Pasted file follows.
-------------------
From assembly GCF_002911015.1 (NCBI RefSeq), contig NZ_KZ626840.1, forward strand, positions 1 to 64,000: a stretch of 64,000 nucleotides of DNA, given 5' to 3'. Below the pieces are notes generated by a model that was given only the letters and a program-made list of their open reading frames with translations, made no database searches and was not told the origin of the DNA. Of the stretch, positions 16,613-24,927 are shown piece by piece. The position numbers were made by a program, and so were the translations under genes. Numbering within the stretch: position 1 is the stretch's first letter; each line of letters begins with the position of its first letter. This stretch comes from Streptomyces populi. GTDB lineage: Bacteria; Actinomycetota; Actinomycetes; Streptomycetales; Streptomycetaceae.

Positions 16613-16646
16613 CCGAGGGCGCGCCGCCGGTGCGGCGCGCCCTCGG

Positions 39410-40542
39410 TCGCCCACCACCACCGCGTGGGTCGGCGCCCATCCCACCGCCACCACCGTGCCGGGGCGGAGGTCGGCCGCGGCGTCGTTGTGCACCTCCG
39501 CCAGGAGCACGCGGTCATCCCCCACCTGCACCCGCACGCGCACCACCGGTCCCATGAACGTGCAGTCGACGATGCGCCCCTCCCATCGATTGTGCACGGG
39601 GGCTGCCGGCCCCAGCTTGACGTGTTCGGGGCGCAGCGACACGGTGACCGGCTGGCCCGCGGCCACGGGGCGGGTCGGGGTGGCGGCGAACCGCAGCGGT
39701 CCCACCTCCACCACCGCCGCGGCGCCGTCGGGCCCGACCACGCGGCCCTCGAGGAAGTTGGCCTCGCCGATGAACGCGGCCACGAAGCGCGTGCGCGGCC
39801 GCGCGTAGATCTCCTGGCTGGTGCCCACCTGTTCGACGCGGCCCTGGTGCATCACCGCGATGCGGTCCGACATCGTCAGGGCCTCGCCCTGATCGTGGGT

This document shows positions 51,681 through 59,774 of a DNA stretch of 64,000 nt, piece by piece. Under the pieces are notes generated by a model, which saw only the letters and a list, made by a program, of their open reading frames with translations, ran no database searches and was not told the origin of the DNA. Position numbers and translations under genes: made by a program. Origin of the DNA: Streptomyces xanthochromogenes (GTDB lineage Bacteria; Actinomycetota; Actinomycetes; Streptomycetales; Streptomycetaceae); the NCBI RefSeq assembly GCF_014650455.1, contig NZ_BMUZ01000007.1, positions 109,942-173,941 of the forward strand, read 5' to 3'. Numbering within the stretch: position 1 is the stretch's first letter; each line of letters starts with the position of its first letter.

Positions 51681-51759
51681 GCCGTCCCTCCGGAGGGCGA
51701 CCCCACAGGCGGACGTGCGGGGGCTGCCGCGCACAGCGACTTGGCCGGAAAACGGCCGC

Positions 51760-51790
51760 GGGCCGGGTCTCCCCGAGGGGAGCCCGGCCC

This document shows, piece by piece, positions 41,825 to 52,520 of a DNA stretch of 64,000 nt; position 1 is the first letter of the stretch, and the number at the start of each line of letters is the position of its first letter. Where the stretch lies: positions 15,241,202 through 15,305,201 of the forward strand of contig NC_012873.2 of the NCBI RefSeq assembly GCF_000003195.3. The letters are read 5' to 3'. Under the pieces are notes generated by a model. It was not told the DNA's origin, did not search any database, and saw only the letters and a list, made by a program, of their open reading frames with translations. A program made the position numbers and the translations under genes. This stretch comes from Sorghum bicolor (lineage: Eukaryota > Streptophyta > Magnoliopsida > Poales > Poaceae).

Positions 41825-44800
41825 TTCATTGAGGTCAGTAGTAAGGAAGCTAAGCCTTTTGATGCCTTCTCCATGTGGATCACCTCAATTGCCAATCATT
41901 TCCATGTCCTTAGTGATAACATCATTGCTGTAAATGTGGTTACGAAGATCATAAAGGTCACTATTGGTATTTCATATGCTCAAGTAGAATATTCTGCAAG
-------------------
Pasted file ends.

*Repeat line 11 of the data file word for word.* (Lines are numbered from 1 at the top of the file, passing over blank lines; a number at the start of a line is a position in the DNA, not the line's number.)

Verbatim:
Positions 51681-51759